Summer Reading: Japan

This week we're traveling to Japan. Land of the rising sun, home of sumo and sushi, a country both inaccessible to Westerners and full of cliche's. Ever since my father took a business trip to Japan, when I was about six, I've wanted to travel there myself. In college I took a class on Japanese literature and the history of Tokyo, since then I've tried to read as much Japanese literature as possible. From stories of long-lost love to a hard-boiled detective looking for clues Japanese literature has something for everyone. Below are just a few of our favorites!

Sputnik Sweetheart by Haruki Murakami
We considered recommending Murakami's IQ84, but that book gave us genuine nightmares, and it's super long. For something more amenable to the vacation time frame we love Sputnik Sweetheart. Murakami is a true master of his form, we'd encourage you to read any of his books, but Sputnik Sweetheart is so firmly based in Tokyo you  begin to feel as if you know the city as well as the narrator. 

Real World by Natsuo Kirino
We love Natsuo Kirino's books, her novels explore the underbelly of Tokyo, taking place far away from the glamorous lights downtown Tokyo. This novel explores the relationships between a group of girlfriends when one of them runs away, or is kidnapped, by a boy from their neighborhood.

Goodbye Tsugumi by Banana Yoshimoto
Banana Yoshimoto is a prolific and popular Japanese writer. Goodbye Tsugumi takes place in both  Tokyo and a small town on the sea. Seeing both an urban and a rural setting will give you a good picture of what you might encounter as you venture outside of Japan's urban centers.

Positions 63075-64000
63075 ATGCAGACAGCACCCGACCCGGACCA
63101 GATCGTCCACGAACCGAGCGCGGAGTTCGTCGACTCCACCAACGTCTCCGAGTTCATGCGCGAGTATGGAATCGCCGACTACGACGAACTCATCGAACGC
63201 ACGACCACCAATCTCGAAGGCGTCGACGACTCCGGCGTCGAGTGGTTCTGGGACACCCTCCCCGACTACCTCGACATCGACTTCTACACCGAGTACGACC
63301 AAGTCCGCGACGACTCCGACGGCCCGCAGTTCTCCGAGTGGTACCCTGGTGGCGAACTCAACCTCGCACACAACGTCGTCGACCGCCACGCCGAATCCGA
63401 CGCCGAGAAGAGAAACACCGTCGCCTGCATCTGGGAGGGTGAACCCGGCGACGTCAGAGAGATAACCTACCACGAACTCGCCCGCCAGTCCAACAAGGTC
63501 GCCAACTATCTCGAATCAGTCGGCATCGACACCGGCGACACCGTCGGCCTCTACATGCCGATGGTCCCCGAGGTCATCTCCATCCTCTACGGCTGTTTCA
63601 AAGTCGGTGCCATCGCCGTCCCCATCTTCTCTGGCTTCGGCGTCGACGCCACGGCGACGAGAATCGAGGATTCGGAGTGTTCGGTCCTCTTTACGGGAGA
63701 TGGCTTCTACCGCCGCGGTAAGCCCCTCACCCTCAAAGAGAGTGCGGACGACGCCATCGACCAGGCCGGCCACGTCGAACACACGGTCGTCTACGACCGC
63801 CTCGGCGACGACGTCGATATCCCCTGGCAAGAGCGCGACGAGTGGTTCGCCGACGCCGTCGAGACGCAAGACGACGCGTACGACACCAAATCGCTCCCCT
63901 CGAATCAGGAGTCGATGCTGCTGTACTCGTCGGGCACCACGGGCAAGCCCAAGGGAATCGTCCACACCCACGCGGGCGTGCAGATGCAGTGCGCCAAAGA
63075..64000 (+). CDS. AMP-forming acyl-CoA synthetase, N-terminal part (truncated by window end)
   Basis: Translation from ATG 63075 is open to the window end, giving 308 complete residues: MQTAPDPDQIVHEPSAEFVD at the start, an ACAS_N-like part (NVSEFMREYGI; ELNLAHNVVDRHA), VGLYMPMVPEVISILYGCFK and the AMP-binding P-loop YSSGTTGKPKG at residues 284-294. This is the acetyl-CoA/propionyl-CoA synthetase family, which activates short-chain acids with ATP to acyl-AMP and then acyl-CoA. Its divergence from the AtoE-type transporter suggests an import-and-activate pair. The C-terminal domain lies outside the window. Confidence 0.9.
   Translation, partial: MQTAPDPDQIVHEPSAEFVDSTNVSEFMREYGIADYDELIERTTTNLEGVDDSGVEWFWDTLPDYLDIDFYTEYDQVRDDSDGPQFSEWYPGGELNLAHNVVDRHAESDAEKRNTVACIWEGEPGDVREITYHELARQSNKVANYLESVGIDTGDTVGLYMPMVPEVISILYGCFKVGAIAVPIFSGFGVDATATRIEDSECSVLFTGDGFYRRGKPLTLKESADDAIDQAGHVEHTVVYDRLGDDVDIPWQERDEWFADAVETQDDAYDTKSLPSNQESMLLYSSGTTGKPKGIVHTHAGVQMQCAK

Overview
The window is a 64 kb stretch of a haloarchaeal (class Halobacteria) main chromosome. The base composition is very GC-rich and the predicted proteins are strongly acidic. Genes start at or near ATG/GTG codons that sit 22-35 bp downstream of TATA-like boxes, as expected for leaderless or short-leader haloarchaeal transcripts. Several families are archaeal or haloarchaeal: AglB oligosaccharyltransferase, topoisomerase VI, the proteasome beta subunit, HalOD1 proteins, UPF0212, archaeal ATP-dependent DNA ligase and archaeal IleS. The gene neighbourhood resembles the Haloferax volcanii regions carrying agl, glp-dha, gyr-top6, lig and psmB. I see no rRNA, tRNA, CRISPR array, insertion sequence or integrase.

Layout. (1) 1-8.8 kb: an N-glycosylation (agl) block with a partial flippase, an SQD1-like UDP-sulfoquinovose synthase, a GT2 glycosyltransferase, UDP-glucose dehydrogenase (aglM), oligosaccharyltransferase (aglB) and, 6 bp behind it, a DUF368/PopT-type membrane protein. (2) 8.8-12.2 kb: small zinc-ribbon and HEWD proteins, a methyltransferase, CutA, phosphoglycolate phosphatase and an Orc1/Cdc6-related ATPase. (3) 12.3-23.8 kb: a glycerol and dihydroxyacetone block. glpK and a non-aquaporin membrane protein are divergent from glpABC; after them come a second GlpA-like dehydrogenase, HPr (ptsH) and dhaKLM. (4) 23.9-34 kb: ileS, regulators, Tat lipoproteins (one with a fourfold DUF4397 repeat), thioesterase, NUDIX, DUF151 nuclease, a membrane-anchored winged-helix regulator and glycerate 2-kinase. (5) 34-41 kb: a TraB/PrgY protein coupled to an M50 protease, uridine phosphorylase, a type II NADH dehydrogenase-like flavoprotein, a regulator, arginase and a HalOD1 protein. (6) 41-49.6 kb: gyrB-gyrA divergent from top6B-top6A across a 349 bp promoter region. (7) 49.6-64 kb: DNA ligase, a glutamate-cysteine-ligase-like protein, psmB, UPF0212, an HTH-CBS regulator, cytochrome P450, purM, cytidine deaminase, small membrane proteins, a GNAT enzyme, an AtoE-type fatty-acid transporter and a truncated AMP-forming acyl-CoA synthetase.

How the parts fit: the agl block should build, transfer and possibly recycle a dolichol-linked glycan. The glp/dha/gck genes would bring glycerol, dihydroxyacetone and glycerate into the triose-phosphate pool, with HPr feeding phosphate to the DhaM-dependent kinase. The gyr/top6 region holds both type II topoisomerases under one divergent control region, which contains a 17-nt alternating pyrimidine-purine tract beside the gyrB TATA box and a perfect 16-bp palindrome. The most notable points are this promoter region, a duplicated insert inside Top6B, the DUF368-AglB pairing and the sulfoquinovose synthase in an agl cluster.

A Personal Matter by Kenzaburo Oe
This is a required text for anyone interested in Japanese literature. Kenzaburo Oe won the Nobel Prize for Literature for this tale of a father grappling with the birth, and birth defects, of his son. Not so much a novel grounded in place, A Personal Matter, gives you insight into the mind of a man struggling with monumental life changes as well as cultural changes beyond his grasp.

The Edogawa Rampo Reader trans. Seth Jacobowitz
Rampo is a master of the detective genre. Compared to Dashiell Hammett, Edgar Allen Poe, and Raymond Chandler Rampo takes the reader deep into the criminal underworld of Japan. A strong example of the concept of "Erotic-grotesque-nonsense" Rampo's tales of murder and intrigue are a great primer for those interested in Japanese literature.